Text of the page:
Library Street Collective is pleased to present the third iteration of Alliance, featuring Jammie Holmes. All of the proceeds raised from the sale of this painting will be donated to the Empowerment Plan, a Detroit-based organization that is working to break the generational cycle of homelessness through employment.
“I’m happy to donate to the Empowerment Plan because I want to help with a population that America often forgets about, the homeless. They are human and we as a society don’t value them enough, they deserve more dignity than what we currently give them. When we had the Super Bowl in New Orleans the city ran the homeless community out of many city spaces. If we valued the homeless situation like we value other things in America, like major league sports, we could make a real change. They are human and they deserve more dignity than what we give them.”
— Jammie Holmes
In the years since founding in 2012, Empowerment Plan has evolved from an idea in a college class into an internationally recognized workforce development organization. By pairing full time employment with a wide range of supportive services, they have helped dozens of individuals achieve financial stability and independence for the whole family. Their holistic approach addresses everything from housing and childcare to transportation, education and more.
The Empowerment Plan creates significant economic impact by serving as a stepping stone out of poverty into a state of stability. The core of the work stems from an intensive 2-year employment model focused on providing job readiness training and support services to their workforce. It is because of this model and the strength of those that they employ, that every single person has moved out of the shelter within the first 4-6 weeks of working and no one has returned to homelessness once they’ve hired them.
“To date, we have pulled over 90 families from homelessness and distributed more than 43,000 of our sleeping bag coats to those in need around the globe. As we push forward, we hope to amplify our efforts as a human-centered organization to redefine the social justice ecosystem. Now more than ever, programs like ours are critical in changing the landscape to help marginalized communities gain access to the resources needed to become powerful architects of their future.”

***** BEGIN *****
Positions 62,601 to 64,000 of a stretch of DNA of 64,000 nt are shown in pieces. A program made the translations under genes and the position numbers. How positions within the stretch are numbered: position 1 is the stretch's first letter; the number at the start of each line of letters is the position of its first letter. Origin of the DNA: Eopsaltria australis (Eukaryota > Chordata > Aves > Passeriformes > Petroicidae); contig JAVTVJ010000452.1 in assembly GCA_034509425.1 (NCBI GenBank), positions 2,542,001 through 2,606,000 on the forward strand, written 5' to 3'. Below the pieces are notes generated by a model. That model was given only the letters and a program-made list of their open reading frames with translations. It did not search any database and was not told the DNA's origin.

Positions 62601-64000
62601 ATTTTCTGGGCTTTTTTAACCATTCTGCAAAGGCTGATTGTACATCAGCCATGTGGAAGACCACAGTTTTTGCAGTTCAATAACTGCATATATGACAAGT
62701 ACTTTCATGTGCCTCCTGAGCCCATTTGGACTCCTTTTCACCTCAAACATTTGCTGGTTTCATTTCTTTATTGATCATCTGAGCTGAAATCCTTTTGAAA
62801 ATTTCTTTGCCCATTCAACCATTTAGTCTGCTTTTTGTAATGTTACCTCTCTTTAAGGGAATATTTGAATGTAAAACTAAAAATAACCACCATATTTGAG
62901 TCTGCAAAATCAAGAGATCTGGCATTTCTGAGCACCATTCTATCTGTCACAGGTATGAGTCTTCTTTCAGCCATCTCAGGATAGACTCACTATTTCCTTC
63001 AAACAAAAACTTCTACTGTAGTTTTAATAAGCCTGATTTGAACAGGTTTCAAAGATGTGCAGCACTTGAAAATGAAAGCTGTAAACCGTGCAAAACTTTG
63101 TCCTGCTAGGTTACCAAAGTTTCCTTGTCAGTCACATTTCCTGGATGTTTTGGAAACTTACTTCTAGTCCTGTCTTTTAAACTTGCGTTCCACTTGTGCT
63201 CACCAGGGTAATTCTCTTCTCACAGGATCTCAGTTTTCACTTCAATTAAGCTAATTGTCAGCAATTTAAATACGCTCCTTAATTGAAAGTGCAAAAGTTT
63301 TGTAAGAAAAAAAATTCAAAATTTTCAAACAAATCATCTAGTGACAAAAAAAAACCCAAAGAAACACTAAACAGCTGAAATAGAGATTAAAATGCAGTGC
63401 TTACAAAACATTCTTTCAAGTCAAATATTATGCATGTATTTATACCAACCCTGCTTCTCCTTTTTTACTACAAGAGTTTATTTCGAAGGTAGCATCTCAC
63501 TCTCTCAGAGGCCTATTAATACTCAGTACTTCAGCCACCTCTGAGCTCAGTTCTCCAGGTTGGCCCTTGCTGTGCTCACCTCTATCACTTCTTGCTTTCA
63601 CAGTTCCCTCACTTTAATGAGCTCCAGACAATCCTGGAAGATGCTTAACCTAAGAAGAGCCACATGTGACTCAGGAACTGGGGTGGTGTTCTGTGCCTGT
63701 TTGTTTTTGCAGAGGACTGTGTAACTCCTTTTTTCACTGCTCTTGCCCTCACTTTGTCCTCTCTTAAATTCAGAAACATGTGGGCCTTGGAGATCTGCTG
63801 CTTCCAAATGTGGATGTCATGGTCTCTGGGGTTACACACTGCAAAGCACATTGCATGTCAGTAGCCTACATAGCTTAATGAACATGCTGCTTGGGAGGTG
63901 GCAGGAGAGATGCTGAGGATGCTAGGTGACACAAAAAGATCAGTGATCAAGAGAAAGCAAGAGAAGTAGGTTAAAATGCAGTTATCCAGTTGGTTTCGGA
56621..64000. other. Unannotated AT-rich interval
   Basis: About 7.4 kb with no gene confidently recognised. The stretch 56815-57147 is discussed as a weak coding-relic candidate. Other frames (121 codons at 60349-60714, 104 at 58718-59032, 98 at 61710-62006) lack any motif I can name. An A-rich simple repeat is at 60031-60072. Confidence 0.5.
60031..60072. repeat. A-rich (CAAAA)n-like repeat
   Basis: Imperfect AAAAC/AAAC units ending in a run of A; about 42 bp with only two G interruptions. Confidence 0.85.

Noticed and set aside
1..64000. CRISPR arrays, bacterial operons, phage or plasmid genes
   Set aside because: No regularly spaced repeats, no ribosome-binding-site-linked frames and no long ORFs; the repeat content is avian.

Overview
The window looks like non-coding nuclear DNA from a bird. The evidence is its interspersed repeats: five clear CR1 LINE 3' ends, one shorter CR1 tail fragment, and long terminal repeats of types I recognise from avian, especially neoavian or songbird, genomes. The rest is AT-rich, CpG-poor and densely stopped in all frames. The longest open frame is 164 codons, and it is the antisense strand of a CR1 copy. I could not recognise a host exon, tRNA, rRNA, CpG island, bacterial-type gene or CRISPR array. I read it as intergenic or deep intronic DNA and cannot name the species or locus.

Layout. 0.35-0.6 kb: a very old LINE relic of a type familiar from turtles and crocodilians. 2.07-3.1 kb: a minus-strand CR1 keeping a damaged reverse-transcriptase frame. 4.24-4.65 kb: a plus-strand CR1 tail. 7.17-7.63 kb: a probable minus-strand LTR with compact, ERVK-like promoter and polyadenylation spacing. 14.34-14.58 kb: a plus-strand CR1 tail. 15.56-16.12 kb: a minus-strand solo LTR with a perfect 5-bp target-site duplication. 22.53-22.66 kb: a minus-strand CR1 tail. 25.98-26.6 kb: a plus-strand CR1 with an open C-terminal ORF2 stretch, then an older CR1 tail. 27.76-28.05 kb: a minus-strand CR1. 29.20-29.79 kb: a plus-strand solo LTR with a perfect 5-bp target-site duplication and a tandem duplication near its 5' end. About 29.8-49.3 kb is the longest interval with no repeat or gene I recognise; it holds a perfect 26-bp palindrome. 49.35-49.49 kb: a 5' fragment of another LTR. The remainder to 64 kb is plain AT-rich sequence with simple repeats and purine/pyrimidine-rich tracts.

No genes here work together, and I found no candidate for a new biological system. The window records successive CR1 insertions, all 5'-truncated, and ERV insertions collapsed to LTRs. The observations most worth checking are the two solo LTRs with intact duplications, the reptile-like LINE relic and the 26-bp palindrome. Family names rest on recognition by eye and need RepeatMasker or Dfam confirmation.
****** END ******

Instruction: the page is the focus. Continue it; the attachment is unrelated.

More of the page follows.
— VERONIKA SCOTT, CEO AND FOUNDER
Jammie Holmes is a self-taught painter from Thibodaux, Louisiana, whose work tells the story of contemporary life for many black families in the Deep South. Through portraiture and tableaux, Holmes depicts stories of the celebrations and struggles of everyday life, with particular attention paid to a profound sense of place. Growing up 20 minutes from the Mississippi River, Holmes was surrounded by the social and economic consequences of America’s dark past, situated within a deep pocket of the Sun Belt, where reminders of slavery exist alongside labor union conflicts that have fluctuated in intensity since the Thibodaux Massacre of 1887. His work is a counterpoint to the romantic mythology of Louisiana as a hub of charming hospitality, an idea that has perpetuated in order to hide the deep scars of poverty and racism that have structured life in the state for centuries.
Despite the circumstances of its setting, Holmes’ work is characterized by the moments he captures where family, ritual and tradition are celebrated. His presentation of simple moments of togetherness and joy within the black population that nurtures the culture of Louisiana has made him an advocate for this community. Holmes’ paintings fall somewhere between realistic depiction and raw abstraction, incorporating text, symbols and objects rendered in an uncut style that mirrors a short transition from memory to canvas. He often references photographs from home, but also draws heavily on his own recollection of moments and scenes and works quickly to translate his emotions to paint.